The cost of shingle roofs varies by region, similar to other home improvement projects. Areas with a higher cost of living generally have higher prices for roof replacement. In general, roof replacement costs in rural areas are typically lower than those in coastal or urban locations.
Here is a breakdown of the average cost for shingle installations in different states;
- Arizona: $5,500-$10,000
- California: $6,000-$16,000
- Colorado: $6,000-$13,000
- Florida: $8,000-$16,500
- Georgia: $6,500-$10,000
- Maryland: $4,500-$10,000
- Michigan: $6,500-$12,000
- Ohio: $6,000-$15,000
- Texas: $5,800-$10,600
- Washington: $7,000-$14,500
Replace Shingles vs New Roof
Replacing an entire roof can be costly. In some cases, it may be possible to replace only the damaged part of the existing roof. Repair is often preferred if your roof is less than 10 years old and the damage is limited to a specific area. However, replacing the entire roof may be more cost-effective if your roof is older, has widespread structural problems, or if you plan to sell your home soon. Replacing large sections of an old roof in phases will be more expensive compared to a one-time replacement cost.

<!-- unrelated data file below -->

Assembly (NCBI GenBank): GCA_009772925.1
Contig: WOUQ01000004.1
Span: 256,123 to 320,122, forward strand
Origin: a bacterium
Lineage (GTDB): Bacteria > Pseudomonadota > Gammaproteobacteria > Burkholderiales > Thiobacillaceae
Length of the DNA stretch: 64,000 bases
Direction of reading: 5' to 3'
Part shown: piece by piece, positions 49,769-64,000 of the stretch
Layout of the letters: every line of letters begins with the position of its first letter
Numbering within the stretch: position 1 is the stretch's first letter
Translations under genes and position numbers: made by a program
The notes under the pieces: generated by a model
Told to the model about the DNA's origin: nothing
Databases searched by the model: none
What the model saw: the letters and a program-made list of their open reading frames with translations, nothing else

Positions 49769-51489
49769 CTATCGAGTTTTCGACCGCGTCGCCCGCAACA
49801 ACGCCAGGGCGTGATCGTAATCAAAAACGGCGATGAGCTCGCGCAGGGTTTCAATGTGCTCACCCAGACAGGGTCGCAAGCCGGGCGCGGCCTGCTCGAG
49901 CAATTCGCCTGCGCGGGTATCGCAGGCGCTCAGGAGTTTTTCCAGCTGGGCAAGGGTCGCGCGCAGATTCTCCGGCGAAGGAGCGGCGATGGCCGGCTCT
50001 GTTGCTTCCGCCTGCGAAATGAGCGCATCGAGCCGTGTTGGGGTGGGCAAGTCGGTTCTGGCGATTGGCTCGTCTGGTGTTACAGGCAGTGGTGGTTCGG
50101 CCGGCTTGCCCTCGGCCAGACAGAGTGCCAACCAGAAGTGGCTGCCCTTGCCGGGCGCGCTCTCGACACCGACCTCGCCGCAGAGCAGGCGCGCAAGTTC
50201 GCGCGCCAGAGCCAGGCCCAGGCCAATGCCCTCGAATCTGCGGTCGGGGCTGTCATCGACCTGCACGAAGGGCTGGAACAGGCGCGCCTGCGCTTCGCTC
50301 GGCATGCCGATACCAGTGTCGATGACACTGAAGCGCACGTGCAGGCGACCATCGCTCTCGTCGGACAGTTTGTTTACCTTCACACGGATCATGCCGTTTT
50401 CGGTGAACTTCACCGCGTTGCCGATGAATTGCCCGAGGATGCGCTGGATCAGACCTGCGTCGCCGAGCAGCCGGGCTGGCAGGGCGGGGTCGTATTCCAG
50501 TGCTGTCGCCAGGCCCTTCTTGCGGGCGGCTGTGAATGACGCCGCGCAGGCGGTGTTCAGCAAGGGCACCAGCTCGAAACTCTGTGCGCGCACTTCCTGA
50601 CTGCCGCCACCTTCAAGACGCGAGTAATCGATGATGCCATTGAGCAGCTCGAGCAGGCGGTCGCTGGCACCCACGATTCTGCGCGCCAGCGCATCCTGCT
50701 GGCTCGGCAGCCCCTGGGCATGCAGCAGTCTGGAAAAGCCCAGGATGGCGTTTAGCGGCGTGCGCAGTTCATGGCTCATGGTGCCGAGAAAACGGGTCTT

Signs That You Need to Replace Your Roof Shingles
These are signs that you might need to replace your roof tiles:
- Broken, bent, or cracked shingles
- Lack of granules in gutters
- Water damage to ceilings or attics
- Moss on roof
- Rust or wear around vents, pipes, or chimneys
- Dark spots or buckles
Professionals vs. Do-It-Yourself
Most DIYers can handle replacing a few shingles. However, applying shingles to an entire roof is significantly more challenging and dangerous. Poorly installed shingles can cause significant damage to the roof structure. Here’s a comparison between DIY and professional installation.
Professional Shingle Installation